Ultrasound Evaluation in Female Infertility
This article discusses the role of ultrasound in assessing endometrial and uterine factors affecting the implantation of the embryo. Modern ultrasound equipment includes advanced Doppler and three-dimensional facilities that refine our understanding of factors that affect implantation such as endometrial blood flow. Three dimensional scanning is principally used to define the relationship of fibroids to the endometrial cavity, the position of polyps and other anatomic structures relative to the implantation site, to diagnose adenomyosis, to reveal and classify congenital uterine malformations and in the differential diagnosis od ovarian and extraovarian cystic structures in the pelvis.
Laryngo-Rhino-Otol 2020; 99: 326-337 DOI: 10.1055/a-1074-4694Primary ciliary dyskinesia (PCD) is a genetically heterogeneous disease. First respiratory symptoms already occur within the first hours after birth. Major symptoms are an unexplained neonatal respiratory distress syndrome, situs inversus, persistant cough, and chronic nasal congestion, recurrent paranasal sinus disorders with or without polyps, bronchiectasis as well as male infertility. Diagnostics is complex and includes transmission electron microscopy, nasal NO assessment, high-speed video microscopy and genetic evaluations. This review gives an overview ove...
Condition: Endometrial Polyps in Infertile Patients Intervention: Drug: Misoprostol Sponsor: Henry Aristoteles Mate-Sánez Completed
Conclusion(s)Office hysteroscopy is a well tolerated procedure and prior use of analgesic medication was not effective in decreasing pain. In selected patients with chronic pelvic pain the use prior analgesic medication may be beneficial.
This study aimed to assess the feasibility and efficacy of office hysteroscopy to diagnose and treat the specific uterine pathologies frequently diagnosed and thought to be associated with female infertility.Material and methods: Using office hysteroscopy, we examined the uterine cavity in women with primary or secondary infertility and evaluated the reproductive outcomes of those affected by one or more pathologies, including cervico-isthmic adhesions, intrauterine polyps and intrauterine adhesions. Additional patient characteristics considered were age and parity, uterine pathology, pain during hysteroscopy, and outcomes...
3D ultrasound imaging of the female pelvis is one of the most important recent advances in diagnostic imaging. Volume acquisitions can provide a large number of images of the pelvic organs simultaneously and in any plane or orientation desired. The coronal plane of the uterus is only visible when reconstructed from a volume and is key to imaging the uterus for indications such as uterine anomalies, IUD positioning, locations of fibroids and polyps, or early pregnancies. 3D ultrasonography has huge potential for evaluating infertile patients, performing difficult procedures under guidance, and studying patients with abnorma...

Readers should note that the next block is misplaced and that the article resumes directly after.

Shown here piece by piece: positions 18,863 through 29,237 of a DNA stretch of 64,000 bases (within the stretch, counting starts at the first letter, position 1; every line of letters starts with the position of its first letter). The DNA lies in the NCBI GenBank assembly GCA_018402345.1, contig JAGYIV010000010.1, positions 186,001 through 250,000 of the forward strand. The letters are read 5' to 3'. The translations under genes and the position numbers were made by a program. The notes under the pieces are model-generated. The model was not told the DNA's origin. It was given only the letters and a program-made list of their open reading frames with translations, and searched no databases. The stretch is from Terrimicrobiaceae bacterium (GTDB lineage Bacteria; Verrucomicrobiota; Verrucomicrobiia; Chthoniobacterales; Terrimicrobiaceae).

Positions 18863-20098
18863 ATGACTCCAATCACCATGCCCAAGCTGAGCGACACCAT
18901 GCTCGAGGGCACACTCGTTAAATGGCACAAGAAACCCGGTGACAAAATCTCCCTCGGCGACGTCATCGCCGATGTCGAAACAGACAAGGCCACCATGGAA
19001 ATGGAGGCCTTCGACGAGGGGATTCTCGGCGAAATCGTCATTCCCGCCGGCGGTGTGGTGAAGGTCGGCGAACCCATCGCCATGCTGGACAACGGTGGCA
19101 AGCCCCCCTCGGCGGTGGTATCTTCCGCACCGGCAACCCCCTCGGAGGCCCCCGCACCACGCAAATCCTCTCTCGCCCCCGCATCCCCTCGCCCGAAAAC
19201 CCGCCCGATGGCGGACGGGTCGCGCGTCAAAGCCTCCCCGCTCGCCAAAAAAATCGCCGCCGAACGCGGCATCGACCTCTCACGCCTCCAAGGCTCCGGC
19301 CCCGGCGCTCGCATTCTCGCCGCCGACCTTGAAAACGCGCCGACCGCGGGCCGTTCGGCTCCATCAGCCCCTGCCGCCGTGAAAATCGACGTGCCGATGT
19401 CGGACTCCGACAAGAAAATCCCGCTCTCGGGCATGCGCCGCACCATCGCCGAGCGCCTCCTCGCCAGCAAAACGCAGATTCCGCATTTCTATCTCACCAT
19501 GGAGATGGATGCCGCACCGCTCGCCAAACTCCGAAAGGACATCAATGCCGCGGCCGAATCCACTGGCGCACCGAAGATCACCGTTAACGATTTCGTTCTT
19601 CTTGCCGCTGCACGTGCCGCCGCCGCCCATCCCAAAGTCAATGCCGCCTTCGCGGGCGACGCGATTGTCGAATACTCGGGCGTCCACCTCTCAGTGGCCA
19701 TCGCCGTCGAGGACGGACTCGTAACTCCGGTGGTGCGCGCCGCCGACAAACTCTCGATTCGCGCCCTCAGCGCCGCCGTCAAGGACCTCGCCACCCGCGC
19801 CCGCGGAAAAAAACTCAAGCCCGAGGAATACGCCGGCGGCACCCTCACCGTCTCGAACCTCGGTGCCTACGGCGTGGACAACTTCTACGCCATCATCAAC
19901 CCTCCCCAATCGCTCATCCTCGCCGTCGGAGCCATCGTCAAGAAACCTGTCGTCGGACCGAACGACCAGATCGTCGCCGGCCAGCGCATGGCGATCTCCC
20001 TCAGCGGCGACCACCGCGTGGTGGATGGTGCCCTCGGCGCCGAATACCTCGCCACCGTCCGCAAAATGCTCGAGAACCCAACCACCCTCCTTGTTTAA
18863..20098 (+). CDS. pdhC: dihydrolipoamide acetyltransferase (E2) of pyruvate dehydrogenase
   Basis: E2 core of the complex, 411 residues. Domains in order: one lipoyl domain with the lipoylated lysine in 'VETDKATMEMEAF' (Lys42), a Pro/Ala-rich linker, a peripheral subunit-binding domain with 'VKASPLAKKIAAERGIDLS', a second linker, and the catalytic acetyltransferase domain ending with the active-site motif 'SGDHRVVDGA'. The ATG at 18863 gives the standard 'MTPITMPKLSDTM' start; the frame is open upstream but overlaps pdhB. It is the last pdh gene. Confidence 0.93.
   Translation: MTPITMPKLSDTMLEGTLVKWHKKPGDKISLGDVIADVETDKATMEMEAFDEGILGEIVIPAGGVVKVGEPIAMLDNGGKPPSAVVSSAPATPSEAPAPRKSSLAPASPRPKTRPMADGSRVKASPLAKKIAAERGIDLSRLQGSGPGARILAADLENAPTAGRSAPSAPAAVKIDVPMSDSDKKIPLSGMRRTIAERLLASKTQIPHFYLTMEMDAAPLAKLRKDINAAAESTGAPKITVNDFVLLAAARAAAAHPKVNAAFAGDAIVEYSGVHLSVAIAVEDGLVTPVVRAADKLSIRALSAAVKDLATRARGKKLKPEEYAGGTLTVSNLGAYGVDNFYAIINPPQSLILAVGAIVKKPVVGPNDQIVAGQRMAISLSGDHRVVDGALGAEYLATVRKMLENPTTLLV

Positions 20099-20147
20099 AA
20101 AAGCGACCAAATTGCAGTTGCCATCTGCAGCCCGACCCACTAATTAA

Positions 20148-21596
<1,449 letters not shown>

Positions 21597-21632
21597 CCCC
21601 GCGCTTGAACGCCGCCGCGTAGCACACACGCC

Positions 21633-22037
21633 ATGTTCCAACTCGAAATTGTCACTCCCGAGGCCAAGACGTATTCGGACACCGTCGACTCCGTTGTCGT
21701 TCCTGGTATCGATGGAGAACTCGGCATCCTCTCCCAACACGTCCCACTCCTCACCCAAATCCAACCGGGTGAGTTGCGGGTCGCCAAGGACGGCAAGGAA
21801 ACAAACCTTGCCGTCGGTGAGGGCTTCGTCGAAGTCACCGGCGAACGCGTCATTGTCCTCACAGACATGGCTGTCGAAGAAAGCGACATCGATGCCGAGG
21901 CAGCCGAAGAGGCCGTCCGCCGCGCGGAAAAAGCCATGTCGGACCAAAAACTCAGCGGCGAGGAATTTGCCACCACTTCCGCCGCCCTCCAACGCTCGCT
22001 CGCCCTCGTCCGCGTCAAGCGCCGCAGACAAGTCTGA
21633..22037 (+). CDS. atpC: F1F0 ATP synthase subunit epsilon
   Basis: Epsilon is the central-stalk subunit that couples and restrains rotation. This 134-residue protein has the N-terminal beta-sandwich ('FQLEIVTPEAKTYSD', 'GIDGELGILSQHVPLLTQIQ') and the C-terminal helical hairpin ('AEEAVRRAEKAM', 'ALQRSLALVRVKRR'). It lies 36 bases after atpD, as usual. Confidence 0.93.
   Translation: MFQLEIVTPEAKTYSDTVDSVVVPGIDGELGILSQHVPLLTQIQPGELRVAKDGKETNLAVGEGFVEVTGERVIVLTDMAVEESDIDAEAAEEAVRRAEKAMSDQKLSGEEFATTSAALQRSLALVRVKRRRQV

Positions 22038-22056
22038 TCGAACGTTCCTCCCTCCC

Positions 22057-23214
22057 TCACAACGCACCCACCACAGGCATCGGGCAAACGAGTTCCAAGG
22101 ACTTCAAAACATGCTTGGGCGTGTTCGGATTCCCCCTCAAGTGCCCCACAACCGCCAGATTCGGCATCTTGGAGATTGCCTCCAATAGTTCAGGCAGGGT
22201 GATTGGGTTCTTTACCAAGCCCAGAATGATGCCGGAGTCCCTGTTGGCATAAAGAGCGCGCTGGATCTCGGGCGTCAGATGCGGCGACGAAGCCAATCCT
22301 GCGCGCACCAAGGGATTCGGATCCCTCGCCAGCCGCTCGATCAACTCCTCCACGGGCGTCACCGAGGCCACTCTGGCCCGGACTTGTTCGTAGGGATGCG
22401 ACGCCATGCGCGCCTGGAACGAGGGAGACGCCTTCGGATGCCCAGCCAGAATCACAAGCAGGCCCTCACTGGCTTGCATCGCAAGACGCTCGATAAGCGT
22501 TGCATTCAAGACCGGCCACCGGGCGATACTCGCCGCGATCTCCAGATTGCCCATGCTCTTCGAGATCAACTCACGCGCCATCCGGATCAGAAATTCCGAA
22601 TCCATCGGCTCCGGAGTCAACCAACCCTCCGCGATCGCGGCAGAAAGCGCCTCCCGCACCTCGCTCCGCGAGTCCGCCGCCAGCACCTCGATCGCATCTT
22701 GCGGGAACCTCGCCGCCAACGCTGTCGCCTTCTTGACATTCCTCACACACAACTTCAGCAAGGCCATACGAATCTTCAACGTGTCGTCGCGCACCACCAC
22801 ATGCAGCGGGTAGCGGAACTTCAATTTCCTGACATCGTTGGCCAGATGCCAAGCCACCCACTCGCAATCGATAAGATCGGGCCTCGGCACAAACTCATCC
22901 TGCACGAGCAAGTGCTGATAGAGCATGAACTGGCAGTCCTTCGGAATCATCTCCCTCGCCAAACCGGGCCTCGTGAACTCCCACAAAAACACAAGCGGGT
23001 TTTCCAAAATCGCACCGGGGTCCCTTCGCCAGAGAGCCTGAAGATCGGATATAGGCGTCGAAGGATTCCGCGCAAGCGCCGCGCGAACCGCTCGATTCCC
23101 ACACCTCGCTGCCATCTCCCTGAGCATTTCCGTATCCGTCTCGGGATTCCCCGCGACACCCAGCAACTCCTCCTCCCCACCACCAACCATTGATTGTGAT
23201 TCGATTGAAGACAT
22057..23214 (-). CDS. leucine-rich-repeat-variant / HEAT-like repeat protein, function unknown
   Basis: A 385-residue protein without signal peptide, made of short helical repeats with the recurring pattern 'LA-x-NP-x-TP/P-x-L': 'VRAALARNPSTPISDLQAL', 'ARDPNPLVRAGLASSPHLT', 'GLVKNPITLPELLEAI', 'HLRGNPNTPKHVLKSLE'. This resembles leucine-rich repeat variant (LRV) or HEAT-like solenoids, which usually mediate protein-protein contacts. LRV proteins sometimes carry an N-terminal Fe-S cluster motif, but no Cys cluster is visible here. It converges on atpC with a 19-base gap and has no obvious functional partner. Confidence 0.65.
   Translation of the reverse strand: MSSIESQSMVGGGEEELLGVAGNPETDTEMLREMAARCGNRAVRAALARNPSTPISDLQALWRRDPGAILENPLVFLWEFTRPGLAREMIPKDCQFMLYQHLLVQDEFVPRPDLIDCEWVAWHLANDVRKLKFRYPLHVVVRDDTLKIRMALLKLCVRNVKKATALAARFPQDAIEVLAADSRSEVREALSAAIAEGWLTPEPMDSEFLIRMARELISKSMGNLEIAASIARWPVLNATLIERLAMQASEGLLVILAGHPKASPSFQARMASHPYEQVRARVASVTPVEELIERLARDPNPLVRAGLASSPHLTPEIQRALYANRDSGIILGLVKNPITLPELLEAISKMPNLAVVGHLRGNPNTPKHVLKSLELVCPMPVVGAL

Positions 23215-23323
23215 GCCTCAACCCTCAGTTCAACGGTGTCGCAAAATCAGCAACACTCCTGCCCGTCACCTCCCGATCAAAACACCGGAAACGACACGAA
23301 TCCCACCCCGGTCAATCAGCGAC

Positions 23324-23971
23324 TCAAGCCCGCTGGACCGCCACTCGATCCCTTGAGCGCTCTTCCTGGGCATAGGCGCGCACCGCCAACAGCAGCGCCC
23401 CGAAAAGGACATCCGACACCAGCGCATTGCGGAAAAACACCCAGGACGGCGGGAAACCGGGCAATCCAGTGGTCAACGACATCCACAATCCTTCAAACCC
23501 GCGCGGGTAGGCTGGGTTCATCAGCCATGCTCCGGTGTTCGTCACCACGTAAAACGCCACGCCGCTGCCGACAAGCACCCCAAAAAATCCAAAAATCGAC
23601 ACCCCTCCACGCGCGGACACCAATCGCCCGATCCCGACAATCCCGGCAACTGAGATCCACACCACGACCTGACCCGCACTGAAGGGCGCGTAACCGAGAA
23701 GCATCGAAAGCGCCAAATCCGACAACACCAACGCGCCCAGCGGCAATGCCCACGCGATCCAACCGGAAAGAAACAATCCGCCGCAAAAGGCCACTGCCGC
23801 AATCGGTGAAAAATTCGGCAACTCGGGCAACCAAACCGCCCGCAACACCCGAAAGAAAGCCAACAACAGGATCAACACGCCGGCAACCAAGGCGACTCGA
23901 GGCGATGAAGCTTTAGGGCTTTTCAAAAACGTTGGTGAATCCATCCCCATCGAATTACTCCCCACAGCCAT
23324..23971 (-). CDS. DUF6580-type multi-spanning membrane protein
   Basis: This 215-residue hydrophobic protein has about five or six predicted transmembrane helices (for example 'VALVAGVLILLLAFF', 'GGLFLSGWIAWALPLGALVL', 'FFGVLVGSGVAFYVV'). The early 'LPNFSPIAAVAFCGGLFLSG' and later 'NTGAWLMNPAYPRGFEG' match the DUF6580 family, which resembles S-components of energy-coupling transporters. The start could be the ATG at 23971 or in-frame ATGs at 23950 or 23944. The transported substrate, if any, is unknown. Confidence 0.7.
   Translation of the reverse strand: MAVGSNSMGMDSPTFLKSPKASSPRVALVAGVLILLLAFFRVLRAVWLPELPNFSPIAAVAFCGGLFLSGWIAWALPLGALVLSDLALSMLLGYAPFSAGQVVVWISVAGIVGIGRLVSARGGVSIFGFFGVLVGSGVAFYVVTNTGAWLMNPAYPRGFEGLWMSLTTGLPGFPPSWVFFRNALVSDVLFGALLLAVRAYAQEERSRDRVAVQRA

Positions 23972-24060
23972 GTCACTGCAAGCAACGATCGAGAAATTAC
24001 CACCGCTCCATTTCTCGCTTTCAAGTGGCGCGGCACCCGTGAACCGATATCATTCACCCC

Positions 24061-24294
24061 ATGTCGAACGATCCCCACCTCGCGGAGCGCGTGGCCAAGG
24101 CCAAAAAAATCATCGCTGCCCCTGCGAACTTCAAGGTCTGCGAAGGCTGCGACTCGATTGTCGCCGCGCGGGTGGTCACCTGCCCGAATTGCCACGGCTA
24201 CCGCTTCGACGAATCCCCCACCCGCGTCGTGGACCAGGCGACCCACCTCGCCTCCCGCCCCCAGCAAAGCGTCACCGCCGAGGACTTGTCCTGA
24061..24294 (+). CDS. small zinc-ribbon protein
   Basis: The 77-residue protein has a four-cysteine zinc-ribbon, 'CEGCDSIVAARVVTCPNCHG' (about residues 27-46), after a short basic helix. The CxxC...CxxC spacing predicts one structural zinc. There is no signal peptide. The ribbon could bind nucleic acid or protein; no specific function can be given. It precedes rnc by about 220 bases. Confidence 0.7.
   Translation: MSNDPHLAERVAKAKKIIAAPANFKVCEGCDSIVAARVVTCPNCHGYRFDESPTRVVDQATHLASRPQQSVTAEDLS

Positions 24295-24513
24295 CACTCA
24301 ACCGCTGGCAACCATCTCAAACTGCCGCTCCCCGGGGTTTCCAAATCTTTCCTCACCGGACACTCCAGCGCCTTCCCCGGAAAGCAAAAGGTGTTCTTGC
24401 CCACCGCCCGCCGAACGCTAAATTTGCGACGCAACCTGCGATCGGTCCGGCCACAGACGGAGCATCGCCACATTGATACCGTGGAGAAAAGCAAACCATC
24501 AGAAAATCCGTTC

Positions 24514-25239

ConclusionIn women with endometrial polyps, the prevalence of CE in infertile women is higher than that in fertile women. Pregnancy outcome in infertile women with treated CE was similar to those who were infertile and without CE.
To assess the prevalence of chronic endometritis (CE) in patients with endometrial polyps and unexplained infertility compared to patients without history of infertility.
ConclusionIn women with endometrial polyps the prevalence of CE is higher in those with infertility compared to women without infertility. Pregnancy outcome of infertile women with treated CE was similar to those with infertility and without CE.
ConclusionsPolypectomy improved the conception rate in the subsequent year regardless of the intrauterine localization and the method of its surgical removal. Therefore, we can conclude that polypectomy should be considered in infertile women.
Endometrial polyps, adenomyosis, and leiomyomas are commonly encountered abnormalities frequently found in both fertile women and those with infertility. The clinician is frequently challenged to determine which of these entities, when found, is likely to impair fertility, and which are “innocent bystanders” unrelated to the problem at hand. Although removing an endometrial polyp may be seen as a relatively benign and safe intervention, myomectomy, and in particular adenomyomectomy, can be substantive surgical procedures, associated with their own potential for disrupting ferti lity.